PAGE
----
Italy’s K-Events—producers of the 2006 Winter Olympics Opening Ceremony, the launch of the Fiat 500, and Cinecittà’s 70th anniversary—recently produced a huge show for the inauguration of the 50,000-seat, five-star Donbass Arena in Donetsk, Ukraine, home pitch of Shakhtar soccer team.

Built for approximately $400 million, the arena was designed by Arup Sport, which also built soccer stadiums in Manchester, Munich, and Sydney. To ensure a spectacle worthy of the immensely futuristic venue, K-Events called in key members of its Olympics team, including executive producer and creative director Marco Balich, production director and technical supervisor Marco Astarita, lighting designer Durham Marenghi, audio designer Daniele Tramontani, and audio and lighting contractor Agorà.

In addition to fielding a 40-strong crew, Agorà supplied the intercom setup (30 hard-wired and 40 wireless custom units from Riedel), of vital importance considering the size of the venue and the fact that, to keep ground cable runs to a minimum, the audio and lighting control rooms were on the roof’s catwalk 120' above the pitch. The company also supplied 180 hoists (from Verlinde Stagemaker and CM Lodestar), used to hang 1,500' of Litec trussing.

Astarita explains just part of the huge logistic undertaking: “K-Events won the international bid in the fall of 2008, but, due to the international financial crisis, the event was put on hold and preproduction activity began when the job was definitively confirmed in March 2009. Our 80-strong production team began moving to the Donetsk offices from mid-June, and, after volunteer casting and training, rehearsals began in July at the local expo centre and later at the old stadium.”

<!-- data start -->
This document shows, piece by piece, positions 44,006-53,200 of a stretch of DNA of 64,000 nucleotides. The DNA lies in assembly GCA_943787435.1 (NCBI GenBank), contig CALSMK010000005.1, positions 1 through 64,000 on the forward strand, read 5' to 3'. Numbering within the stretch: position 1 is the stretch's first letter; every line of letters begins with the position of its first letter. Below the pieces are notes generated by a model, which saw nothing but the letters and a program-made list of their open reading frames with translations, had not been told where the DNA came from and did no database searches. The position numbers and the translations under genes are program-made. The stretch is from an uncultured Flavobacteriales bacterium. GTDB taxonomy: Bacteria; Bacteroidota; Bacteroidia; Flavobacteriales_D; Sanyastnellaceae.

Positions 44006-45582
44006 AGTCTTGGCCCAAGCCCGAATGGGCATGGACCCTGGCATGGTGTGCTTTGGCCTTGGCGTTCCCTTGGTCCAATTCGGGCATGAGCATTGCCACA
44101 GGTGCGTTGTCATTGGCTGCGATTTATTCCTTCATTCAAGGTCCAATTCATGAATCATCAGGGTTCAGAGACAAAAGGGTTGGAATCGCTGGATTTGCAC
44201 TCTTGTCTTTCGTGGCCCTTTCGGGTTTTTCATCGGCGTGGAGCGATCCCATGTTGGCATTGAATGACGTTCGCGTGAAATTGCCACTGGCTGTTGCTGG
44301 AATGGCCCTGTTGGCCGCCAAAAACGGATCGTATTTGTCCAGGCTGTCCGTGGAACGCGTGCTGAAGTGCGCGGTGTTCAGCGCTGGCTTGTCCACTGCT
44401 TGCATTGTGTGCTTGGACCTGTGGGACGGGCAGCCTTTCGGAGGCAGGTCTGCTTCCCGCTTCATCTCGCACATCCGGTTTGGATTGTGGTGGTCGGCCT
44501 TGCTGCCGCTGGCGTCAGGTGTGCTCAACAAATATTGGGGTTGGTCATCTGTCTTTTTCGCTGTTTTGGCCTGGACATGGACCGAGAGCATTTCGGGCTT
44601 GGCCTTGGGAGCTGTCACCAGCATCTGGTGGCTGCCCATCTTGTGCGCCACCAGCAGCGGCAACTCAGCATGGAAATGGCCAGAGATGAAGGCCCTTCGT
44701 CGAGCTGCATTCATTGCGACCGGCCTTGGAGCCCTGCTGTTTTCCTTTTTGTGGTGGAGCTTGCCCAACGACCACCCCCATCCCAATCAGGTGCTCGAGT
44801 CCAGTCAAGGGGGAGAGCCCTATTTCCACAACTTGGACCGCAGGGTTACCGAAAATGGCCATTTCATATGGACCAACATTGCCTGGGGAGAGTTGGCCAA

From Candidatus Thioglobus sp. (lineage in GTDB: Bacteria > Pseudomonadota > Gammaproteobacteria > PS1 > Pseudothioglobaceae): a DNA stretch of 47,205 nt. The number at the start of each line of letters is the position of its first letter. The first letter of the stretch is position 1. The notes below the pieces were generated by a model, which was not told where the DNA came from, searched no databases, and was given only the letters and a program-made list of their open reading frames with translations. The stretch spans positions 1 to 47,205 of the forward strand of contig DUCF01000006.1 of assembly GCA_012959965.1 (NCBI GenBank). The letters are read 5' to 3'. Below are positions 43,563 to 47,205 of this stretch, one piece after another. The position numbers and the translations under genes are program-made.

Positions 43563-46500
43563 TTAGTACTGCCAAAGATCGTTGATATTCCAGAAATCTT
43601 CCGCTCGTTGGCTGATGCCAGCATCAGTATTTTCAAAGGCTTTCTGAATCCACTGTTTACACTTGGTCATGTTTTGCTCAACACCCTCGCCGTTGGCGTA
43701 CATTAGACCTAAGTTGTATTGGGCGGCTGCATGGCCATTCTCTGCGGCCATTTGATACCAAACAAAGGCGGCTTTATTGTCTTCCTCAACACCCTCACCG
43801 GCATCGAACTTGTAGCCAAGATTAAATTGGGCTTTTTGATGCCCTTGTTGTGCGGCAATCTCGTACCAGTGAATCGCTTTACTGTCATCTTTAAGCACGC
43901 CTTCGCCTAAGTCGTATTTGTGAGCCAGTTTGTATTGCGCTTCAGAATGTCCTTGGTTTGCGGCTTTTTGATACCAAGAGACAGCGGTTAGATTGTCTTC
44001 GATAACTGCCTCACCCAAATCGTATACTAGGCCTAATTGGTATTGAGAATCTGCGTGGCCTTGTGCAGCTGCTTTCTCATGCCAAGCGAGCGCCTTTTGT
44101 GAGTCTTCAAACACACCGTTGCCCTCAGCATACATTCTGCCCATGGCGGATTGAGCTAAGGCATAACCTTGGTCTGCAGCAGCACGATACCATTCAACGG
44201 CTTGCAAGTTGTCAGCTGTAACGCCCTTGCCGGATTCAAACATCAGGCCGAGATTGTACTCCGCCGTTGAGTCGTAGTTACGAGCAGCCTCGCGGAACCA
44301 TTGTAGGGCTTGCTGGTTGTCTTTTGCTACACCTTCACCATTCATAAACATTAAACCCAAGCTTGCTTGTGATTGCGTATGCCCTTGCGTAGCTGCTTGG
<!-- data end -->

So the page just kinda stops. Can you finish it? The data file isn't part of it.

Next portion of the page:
As the area didn’t have suppliers to meet the necessary standards, all equipment, structures, and crew came from Italy, and the language barrier was overcome thanks to a 40-strong team of interpreters.

“The event was an Olympic-style opening ceremony with a top international artist—Beyoncé—performing a show from her world tour at the end,” says Astarita. “This, therefore, involved two completely different production logics, and the latter included getting the artist’s 50 tons of production equipment to Donetsk from Japan and on to Australia. Move-in and set-up at the stadium began on August 3 for the show on August 29.

The show, which lasted over two hours, was seen by a capacity crowd, including Ukraine’s President Viktor Yushchenko and Prime Minister Yuliya Timoshenko, and followed by millions on TV. The spectacle’s mass choreography (concept director Doug Jack) included 500 of the 1,500 volunteers dressed as miners (the area has a long-lasting mining tradition) performing to “We Will Rock You,” sung by three of Ukraine’s top singers, Natalya Mogilevskaya, Svetlana Loboda, and Aliona Vinnitskaya. As well as the closing show by Beyoncé, and a massive pyro display designed by French wizard Christophe Berthonneau of Groupe F, there was also a short soccer game between aliens and earthlings, more than 50 Italian flag throwers, and 100 Cossacks dancing to some of the ceremony’s original score, composed by Michele Centonze.